Rates of short-interval repeat Pap testing were calculated as the number of women with two Pap tests within a 9-month period in the NBCCEDP per 1,000 women. A maximum interval of 9 months was chosen, rather than 4–6 months as the clinical guidelines recommend, to allow lag time for follow-up Pap tests to be completed. A time period of less than 1 year was necessary to differentiate between rescreening and regular, annual Pap screening. The colposcopic biopsy rate was calculated as the number of women with at least one colposcopic biopsy per 1,000 women. Women who received both repeat Pap testing and colposcopic biopsy were included in the numerators for calculating both the repeat Pap testing and colposcopic biopsy rates (n=11,783). Rates were age-standardized to the age distribution of the NBCCEDP population in 2000 using the five age groups stated previously. Age standardization is a way to age adjust estimates using the age distribution of a “standard” population, in this case the entire NBCCEDP population in 2000.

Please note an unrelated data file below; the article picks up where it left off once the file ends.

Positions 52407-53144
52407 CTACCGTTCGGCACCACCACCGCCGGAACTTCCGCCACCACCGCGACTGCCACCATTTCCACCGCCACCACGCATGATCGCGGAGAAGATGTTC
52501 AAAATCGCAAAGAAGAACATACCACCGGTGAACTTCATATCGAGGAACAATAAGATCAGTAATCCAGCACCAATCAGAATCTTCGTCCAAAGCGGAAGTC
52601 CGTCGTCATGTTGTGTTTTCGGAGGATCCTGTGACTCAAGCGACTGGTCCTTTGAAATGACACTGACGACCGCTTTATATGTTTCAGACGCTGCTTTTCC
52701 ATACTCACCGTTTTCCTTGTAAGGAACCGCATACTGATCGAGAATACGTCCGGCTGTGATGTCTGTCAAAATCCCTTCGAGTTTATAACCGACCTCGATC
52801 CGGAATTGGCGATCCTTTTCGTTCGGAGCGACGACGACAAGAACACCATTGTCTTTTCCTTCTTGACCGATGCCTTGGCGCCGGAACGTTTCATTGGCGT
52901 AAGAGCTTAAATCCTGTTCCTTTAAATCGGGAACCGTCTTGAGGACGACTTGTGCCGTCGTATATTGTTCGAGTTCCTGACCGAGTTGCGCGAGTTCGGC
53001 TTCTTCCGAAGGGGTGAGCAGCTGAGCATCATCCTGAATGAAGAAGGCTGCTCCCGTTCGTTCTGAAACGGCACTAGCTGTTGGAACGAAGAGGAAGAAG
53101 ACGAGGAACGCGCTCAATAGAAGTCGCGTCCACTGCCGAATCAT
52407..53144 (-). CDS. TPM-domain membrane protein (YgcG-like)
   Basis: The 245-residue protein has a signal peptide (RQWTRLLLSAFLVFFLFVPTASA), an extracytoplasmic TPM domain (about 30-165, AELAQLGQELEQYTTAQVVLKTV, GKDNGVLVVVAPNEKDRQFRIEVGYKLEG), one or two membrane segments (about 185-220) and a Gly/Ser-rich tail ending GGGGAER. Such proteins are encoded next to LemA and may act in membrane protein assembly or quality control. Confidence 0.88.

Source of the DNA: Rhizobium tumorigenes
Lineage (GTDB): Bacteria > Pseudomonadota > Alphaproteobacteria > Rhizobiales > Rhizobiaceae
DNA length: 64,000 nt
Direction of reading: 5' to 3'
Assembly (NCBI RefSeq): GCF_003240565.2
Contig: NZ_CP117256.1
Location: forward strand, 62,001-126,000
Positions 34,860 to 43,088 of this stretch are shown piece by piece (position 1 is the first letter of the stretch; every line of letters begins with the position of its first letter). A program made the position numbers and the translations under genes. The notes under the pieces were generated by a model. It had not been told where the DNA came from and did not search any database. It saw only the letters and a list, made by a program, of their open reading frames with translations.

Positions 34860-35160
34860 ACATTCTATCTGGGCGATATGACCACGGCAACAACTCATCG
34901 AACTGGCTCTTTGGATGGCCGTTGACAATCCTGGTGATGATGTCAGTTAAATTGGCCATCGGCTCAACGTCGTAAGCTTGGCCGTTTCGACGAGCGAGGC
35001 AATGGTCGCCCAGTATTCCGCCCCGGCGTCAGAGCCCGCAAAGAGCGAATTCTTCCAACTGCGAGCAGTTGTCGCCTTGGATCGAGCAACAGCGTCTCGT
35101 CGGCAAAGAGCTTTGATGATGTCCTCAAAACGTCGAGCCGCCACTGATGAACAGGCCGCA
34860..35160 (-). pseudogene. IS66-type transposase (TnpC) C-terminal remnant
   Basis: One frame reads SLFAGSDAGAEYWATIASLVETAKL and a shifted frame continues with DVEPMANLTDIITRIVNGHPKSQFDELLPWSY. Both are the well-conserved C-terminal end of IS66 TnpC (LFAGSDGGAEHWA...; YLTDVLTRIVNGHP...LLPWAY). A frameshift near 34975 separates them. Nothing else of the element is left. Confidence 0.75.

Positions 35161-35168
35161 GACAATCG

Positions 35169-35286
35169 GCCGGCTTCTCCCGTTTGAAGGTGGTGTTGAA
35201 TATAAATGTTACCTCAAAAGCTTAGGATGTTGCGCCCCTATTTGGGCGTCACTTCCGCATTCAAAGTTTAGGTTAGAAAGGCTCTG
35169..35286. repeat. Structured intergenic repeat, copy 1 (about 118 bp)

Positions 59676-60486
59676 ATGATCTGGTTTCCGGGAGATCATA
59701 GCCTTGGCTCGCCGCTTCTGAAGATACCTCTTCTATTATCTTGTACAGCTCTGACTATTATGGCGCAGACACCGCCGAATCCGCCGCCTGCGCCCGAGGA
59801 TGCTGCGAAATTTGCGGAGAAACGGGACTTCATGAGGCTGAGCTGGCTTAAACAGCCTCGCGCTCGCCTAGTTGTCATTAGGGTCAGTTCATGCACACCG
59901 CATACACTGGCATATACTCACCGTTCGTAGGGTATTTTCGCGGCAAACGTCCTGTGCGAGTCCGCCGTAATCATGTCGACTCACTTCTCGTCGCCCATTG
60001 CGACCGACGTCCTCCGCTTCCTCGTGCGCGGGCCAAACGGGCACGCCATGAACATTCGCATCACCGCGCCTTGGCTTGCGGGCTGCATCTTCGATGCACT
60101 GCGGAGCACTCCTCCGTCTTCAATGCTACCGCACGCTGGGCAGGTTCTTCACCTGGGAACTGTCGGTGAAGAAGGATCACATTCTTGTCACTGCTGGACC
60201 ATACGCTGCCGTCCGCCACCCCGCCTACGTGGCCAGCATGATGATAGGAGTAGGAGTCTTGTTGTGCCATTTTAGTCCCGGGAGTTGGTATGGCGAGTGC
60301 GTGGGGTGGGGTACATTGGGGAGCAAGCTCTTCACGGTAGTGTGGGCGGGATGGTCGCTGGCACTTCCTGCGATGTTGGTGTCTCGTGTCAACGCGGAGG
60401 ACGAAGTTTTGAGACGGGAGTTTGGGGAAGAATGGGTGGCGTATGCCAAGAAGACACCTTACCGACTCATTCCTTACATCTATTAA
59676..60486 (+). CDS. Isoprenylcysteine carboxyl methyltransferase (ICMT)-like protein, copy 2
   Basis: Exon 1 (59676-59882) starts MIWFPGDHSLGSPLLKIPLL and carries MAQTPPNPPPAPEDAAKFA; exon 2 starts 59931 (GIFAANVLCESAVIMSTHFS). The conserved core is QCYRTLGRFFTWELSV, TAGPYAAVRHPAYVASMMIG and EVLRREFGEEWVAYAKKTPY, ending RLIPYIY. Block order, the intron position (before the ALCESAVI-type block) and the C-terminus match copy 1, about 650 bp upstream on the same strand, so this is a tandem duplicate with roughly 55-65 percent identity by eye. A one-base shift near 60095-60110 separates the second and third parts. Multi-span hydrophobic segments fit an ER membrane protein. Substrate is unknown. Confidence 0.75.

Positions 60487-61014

To investigate predictors of the procedure used (colposcopic biopsy or repeat Pap), we constructed a multivariable model for receipt of colposcopic biopsy only compared with repeat Pap testing only. Logistic regression was used to estimate odds ratios (ORs) and 95% confidence intervals (CIs) adjusted for age, race and ethnicity, and Pap test result (preceding the biopsy or the repeat Pap test).